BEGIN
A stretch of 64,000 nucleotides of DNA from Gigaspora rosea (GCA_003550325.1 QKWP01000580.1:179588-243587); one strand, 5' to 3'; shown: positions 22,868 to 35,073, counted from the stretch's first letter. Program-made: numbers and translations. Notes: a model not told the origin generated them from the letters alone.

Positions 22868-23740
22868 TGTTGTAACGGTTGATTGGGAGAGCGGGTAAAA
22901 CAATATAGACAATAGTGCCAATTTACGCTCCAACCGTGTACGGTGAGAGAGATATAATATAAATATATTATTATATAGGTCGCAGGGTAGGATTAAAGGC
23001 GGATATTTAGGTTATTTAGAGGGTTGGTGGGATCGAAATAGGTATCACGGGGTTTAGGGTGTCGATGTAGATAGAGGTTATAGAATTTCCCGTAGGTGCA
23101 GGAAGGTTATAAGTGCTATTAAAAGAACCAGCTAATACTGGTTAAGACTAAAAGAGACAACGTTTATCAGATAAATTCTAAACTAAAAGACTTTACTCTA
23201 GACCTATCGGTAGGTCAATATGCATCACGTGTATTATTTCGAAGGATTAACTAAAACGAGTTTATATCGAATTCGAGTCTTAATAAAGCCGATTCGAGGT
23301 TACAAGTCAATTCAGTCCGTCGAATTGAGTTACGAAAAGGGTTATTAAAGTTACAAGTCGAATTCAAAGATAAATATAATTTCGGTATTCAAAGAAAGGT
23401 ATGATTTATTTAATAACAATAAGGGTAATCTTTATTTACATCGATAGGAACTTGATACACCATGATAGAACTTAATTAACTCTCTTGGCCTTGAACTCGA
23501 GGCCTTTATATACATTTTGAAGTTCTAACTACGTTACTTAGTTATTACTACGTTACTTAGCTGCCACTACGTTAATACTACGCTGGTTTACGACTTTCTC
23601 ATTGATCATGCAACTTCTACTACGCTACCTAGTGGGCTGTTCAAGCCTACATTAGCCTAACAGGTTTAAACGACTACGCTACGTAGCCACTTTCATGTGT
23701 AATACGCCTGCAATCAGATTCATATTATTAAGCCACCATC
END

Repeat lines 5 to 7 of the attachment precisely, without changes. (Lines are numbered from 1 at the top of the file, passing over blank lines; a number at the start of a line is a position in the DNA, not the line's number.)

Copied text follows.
23001 GGATATTTAGGTTATTTAGAGGGTTGGTGGGATCGAAATAGGTATCACGGGGTTTAGGGTGTCGATGTAGATAGAGGTTATAGAATTTCCCGTAGGTGCA
23101 GGAAGGTTATAAGTGCTATTAAAAGAACCAGCTAATACTGGTTAAGACTAAAAGAGACAACGTTTATCAGATAAATTCTAAACTAAAAGACTTTACTCTA
23201 GACCTATCGGTAGGTCAATATGCATCACGTGTATTATTTCGAAGGATTAACTAAAACGAGTTTATATCGAATTCGAGTCTTAATAAAGCCGATTCGAGGT